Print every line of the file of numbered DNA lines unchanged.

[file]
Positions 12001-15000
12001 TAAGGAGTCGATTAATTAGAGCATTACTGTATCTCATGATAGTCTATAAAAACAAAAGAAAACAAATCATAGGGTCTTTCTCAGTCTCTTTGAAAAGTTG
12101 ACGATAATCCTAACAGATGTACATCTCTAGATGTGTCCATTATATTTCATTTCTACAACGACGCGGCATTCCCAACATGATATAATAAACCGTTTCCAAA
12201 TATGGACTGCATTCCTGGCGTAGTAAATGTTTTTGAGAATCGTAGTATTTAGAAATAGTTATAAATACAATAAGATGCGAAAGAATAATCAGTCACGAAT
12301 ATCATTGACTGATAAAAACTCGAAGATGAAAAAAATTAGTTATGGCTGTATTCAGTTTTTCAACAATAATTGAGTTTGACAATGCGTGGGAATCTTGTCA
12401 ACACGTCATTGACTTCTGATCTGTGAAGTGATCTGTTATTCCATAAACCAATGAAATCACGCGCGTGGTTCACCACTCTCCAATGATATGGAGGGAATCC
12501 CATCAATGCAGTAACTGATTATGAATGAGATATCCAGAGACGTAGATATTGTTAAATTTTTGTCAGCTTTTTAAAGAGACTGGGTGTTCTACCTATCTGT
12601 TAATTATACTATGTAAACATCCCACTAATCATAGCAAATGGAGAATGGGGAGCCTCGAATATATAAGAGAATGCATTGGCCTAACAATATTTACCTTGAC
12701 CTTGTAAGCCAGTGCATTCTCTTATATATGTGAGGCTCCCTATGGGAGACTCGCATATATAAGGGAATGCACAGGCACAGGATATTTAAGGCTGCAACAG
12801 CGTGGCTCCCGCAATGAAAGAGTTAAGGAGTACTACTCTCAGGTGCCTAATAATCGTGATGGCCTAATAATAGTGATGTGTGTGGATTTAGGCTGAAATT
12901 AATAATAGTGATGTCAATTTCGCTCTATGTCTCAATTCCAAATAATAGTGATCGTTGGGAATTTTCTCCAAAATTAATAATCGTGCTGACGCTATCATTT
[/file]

Positions 12001-15000
12001 TAAGGAGTCGATTAATTAGAGCATTACTGTATCTCATGATAGTCTATAAAAACAAAAGAAAACAAATCATAGGGTCTTTCTCAGTCTCTTTGAAAAGTTG
12101 ACGATAATCCTAACAGATGTACATCTCTAGATGTGTCCATTATATTTCATTTCTACAACGACGCGGCATTCCCAACATGATATAATAAACCGTTTCCAAA
12201 TATGGACTGCATTCCTGGCGTAGTAAATGTTTTTGAGAATCGTAGTATTTAGAAATAGTTATAAATACAATAAGATGCGAAAGAATAATCAGTCACGAAT
12301 ATCATTGACTGATAAAAACTCGAAGATGAAAAAAATTAGTTATGGCTGTATTCAGTTTTTCAACAATAATTGAGTTTGACAATGCGTGGGAATCTTGTCA
12401 ACACGTCATTGACTTCTGATCTGTGAAGTGATCTGTTATTCCATAAACCAATGAAATCACGCGCGTGGTTCACCACTCTCCAATGATATGGAGGGAATCC
12501 CATCAATGCAGTAACTGATTATGAATGAGATATCCAGAGACGTAGATATTGTTAAATTTTTGTCAGCTTTTTAAAGAGACTGGGTGTTCTACCTATCTGT
12601 TAATTATACTATGTAAACATCCCACTAATCATAGCAAATGGAGAATGGGGAGCCTCGAATATATAAGAGAATGCATTGGCCTAACAATATTTACCTTGAC
12701 CTTGTAAGCCAGTGCATTCTCTTATATATGTGAGGCTCCCTATGGGAGACTCGCATATATAAGGGAATGCACAGGCACAGGATATTTAAGGCTGCAACAG
12801 CGTGGCTCCCGCAATGAAAGAGTTAAGGAGTACTACTCTCAGGTGCCTAATAATCGTGATGGCCTAATAATAGTGATGTGTGTGGATTTAGGCTGAAATT
12901 AATAATAGTGATGTCAATTTCGCTCTATGTCTCAATTCCAAATAATAGTGATCGTTGGGAATTTTCTCCAAAATTAATAATCGTGCTGACGCTATCATTT